To the Editor.—
A case of epidermolysis bullosa acquisita (EBA) without immunoreactants similar to ours has been recently reported.1 The authors also did not specify the sites from which their two biopsy specimens were taken.We agree with Dusdet et al2 that it would be of interest to undertake a study on regional variation of the expression of EBA antigen. This is an absolute prerequisite before isolating a distinct subgroup of EBA without immunoglobulin deposits in the skin. There is an apparent correlation between the expression of bullous pemphigoid antigen and the location of clinical lesions.3 It is not yet established if this statement applies to EBA. However, this would suggest that skin lesions in this disorder are localized at sites of maximal concentrations of EBA antigen. This was obviously not the case in our patient as most biopsy specimens were taken from involved skin on the legs. In addition, suction blisters were raised on the abdomen of our patient, and a biopsy of these blisters was performed. Direct immunofluorescence on blisters and peribullous skin was negative. The possibility that IgG deposits were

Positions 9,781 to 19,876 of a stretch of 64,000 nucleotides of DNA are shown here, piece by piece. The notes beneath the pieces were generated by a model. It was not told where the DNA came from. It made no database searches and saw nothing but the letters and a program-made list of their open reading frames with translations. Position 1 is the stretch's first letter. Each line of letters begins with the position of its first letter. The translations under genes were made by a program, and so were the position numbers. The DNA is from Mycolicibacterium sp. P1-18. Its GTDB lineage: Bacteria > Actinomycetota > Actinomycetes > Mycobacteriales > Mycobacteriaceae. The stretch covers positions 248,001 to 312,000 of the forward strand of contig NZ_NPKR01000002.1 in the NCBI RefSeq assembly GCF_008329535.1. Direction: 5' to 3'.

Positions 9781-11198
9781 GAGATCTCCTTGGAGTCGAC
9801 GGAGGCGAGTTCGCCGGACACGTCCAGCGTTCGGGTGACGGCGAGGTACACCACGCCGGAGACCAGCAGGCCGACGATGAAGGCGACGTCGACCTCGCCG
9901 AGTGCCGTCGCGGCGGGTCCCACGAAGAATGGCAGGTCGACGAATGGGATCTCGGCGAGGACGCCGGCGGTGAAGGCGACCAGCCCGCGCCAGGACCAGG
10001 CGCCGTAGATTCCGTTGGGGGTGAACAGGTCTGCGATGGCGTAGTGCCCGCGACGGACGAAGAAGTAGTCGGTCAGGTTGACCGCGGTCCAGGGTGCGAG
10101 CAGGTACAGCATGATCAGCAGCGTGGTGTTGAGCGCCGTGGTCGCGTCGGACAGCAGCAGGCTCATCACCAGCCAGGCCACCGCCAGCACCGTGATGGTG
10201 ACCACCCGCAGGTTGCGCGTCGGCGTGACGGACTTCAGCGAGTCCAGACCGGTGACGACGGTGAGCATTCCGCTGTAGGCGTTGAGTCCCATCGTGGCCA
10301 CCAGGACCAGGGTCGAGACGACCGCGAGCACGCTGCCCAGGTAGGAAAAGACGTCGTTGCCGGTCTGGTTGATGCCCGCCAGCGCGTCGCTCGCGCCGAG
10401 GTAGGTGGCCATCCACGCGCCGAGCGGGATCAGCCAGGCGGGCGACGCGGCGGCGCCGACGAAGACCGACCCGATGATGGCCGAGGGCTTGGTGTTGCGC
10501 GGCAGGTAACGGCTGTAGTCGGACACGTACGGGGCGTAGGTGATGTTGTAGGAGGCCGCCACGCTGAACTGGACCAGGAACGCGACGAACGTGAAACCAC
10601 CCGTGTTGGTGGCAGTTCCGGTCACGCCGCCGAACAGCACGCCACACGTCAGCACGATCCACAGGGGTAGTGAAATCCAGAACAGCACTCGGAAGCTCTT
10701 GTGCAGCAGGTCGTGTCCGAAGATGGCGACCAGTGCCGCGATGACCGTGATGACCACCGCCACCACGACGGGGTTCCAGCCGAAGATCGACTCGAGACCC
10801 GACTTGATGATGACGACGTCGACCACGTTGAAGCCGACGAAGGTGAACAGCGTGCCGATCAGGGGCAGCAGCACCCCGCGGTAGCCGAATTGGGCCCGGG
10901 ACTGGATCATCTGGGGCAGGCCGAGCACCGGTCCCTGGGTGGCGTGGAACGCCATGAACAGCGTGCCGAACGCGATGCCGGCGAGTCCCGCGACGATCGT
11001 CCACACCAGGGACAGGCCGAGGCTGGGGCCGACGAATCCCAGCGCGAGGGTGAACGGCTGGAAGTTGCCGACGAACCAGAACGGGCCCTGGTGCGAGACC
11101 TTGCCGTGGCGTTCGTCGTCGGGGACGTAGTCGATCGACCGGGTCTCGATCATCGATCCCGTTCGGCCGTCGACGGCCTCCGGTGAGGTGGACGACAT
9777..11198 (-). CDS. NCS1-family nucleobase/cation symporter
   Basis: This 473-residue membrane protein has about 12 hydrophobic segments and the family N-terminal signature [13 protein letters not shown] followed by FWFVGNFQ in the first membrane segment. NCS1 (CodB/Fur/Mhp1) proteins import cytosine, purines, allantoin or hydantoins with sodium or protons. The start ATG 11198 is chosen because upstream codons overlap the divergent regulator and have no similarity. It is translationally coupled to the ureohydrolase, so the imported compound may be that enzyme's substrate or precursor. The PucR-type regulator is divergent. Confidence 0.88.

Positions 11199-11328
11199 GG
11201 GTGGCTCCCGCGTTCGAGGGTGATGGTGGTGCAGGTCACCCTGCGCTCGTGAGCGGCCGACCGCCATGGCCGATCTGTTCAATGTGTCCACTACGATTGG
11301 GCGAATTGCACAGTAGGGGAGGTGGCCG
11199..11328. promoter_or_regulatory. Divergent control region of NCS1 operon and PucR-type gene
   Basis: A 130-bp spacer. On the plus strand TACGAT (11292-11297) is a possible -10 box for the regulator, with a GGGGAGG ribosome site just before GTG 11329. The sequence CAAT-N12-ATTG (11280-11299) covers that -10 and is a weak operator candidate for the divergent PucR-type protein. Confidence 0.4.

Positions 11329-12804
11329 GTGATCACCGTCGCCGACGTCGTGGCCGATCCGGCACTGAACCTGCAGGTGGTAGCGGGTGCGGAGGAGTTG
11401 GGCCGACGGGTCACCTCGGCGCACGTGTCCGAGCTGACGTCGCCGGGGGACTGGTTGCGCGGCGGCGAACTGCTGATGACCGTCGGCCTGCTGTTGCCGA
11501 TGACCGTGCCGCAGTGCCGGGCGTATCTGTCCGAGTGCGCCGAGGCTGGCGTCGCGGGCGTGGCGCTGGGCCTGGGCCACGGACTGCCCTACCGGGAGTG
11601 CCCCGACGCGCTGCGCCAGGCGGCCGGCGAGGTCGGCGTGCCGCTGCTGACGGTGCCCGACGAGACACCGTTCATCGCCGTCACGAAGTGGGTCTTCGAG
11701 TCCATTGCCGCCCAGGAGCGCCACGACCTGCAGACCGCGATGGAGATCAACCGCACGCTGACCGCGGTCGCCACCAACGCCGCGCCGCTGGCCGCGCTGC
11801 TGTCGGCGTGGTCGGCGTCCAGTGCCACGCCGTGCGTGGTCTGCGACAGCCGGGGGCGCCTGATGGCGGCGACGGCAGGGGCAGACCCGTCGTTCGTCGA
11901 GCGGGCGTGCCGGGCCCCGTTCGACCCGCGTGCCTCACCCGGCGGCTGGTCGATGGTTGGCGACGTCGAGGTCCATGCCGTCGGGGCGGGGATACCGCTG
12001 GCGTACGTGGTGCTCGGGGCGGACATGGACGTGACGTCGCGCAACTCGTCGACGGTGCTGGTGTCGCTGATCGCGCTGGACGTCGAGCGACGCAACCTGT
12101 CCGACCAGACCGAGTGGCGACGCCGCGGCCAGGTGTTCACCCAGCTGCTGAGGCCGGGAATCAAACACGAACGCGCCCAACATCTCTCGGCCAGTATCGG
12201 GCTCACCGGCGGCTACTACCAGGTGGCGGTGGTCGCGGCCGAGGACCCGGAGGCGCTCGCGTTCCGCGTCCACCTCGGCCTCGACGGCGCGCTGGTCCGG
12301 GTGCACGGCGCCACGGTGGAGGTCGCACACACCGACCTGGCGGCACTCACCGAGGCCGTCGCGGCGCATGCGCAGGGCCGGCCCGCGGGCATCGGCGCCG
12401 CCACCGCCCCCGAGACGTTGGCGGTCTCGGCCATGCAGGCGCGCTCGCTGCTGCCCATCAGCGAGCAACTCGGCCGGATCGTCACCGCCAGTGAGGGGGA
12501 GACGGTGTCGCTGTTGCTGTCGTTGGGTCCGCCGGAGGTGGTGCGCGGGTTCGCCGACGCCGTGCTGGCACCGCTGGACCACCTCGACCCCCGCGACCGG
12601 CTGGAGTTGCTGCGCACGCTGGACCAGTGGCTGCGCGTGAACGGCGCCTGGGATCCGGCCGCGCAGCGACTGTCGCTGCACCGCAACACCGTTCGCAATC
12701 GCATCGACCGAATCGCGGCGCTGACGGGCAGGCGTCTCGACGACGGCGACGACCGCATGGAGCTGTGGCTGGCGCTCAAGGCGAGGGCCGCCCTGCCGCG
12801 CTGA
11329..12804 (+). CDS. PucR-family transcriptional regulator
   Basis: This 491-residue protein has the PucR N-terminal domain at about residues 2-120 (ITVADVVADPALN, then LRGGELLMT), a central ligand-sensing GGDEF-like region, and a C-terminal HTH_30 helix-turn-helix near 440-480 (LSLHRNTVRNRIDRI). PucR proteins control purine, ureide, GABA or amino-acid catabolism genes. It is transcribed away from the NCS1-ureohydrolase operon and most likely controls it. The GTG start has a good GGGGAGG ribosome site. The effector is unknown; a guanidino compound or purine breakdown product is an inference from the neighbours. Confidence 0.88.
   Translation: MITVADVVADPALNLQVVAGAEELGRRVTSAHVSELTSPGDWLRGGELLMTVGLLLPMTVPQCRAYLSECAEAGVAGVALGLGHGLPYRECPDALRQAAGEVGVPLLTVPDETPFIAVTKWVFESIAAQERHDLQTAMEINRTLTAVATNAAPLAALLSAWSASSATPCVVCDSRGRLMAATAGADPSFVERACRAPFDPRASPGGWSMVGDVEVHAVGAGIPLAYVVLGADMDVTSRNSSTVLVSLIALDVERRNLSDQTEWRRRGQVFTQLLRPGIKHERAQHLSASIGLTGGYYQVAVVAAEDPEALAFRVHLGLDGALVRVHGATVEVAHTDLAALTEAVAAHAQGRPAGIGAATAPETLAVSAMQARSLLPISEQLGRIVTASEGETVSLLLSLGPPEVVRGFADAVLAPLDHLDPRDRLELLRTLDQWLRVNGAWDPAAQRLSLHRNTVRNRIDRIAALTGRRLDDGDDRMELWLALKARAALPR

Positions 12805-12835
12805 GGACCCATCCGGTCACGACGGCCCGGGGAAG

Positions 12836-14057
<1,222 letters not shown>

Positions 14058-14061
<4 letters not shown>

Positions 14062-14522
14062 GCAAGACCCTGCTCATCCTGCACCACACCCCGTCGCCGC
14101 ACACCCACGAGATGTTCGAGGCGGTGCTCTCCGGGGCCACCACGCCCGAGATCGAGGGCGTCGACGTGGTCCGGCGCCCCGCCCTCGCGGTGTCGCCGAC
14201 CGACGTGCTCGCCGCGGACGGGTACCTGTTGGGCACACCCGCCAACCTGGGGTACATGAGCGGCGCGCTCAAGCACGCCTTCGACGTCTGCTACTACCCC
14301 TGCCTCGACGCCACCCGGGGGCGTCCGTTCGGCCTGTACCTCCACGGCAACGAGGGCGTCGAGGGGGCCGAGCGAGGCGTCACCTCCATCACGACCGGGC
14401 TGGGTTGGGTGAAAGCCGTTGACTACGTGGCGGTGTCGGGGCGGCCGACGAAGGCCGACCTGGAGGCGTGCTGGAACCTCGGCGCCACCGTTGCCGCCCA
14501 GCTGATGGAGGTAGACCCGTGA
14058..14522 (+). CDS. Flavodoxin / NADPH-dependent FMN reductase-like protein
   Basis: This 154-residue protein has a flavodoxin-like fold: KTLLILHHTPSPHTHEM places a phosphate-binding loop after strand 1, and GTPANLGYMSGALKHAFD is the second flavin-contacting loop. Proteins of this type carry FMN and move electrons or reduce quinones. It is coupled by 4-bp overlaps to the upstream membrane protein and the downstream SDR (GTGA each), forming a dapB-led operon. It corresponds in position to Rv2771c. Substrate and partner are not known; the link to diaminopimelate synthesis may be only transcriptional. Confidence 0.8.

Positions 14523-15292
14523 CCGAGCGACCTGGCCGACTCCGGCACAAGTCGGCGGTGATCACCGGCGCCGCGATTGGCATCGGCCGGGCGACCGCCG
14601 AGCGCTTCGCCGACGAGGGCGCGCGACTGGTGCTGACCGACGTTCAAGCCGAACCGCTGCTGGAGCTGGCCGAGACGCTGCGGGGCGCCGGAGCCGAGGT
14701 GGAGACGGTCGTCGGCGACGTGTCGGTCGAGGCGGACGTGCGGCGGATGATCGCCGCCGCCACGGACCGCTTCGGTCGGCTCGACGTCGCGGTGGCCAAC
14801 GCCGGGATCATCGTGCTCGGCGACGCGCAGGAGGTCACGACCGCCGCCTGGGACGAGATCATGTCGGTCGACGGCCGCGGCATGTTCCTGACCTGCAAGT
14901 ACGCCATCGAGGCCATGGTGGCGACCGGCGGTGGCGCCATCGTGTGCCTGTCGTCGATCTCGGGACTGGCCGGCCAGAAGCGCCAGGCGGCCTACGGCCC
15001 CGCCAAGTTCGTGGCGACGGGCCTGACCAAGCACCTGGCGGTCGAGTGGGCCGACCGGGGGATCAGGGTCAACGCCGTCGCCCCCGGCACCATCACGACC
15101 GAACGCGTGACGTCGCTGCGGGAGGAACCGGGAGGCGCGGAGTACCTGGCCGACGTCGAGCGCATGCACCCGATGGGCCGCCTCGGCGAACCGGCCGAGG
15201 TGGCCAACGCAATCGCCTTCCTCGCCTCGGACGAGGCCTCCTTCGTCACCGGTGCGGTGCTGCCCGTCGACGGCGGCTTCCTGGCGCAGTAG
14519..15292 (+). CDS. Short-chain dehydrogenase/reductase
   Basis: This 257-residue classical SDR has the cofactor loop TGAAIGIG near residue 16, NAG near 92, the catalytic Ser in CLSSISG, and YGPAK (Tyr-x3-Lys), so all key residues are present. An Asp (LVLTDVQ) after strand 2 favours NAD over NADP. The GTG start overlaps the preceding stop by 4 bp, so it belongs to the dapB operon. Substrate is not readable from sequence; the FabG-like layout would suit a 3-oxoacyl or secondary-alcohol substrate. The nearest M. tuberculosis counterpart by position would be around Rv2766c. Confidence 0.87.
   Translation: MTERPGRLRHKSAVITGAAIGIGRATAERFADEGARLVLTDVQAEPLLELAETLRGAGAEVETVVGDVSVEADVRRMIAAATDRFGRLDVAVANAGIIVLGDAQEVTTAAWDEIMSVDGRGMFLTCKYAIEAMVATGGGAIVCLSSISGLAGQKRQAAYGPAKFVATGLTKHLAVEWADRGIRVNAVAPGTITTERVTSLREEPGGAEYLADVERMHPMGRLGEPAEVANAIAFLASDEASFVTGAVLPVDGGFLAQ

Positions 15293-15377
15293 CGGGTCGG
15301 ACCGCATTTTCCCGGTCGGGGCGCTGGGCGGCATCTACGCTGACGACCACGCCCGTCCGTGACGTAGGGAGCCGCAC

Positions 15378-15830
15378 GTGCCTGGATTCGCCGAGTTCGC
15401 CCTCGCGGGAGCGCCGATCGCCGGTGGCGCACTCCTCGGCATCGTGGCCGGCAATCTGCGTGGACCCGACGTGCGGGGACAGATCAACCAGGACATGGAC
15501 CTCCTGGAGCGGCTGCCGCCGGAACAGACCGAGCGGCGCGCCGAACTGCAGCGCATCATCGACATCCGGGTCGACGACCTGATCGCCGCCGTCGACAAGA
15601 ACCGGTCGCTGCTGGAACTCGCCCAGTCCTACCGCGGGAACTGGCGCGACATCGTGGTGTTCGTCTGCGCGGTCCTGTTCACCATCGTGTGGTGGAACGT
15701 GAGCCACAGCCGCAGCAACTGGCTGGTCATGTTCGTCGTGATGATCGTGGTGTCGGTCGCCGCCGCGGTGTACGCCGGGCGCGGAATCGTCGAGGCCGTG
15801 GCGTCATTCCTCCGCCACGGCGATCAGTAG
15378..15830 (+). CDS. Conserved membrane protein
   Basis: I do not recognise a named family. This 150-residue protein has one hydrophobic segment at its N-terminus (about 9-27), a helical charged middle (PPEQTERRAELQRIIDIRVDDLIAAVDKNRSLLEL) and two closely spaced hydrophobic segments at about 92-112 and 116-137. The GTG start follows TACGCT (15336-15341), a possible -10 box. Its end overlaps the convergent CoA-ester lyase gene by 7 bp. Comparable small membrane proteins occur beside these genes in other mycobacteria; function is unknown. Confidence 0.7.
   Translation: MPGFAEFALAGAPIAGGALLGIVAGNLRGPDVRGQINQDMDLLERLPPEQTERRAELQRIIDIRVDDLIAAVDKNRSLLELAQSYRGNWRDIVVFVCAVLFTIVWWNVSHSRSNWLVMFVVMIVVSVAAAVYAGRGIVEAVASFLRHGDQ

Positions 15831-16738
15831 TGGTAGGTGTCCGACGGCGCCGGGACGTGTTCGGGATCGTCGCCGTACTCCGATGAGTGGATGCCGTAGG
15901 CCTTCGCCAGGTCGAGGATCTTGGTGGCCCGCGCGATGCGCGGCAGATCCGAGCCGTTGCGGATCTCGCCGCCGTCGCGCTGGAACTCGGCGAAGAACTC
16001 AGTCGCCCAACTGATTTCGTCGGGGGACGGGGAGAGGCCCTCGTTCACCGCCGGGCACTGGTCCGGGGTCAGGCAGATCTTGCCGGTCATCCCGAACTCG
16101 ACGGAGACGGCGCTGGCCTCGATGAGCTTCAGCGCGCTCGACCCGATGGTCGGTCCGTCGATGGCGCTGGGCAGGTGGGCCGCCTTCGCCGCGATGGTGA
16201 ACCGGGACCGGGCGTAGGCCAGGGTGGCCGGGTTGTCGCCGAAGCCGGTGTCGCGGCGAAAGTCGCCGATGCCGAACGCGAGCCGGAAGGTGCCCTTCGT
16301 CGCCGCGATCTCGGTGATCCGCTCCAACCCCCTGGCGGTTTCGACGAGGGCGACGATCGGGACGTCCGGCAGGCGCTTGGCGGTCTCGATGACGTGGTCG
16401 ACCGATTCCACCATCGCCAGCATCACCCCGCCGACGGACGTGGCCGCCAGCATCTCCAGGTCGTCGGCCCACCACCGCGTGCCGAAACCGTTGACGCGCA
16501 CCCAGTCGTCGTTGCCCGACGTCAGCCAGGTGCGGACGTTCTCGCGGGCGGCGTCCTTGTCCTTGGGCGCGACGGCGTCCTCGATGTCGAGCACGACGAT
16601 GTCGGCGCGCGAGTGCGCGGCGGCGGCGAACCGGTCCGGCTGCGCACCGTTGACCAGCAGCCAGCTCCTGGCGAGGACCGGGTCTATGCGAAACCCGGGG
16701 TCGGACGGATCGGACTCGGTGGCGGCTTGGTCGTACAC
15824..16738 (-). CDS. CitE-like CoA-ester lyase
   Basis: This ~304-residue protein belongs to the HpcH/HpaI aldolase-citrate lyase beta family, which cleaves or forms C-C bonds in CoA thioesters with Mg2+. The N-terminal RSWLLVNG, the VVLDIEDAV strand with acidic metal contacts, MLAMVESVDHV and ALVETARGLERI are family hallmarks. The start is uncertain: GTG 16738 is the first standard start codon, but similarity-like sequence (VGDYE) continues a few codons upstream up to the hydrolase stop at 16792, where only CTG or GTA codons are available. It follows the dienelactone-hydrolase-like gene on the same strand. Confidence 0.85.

Lacour JP, Ortonne JP. Epidermolysis Bullosa Acquisita With Negative Direct Immunofluorescence. Arch Dermatol. 1986;122(9):972. doi:10.1001/archderm.1986.01660210020004
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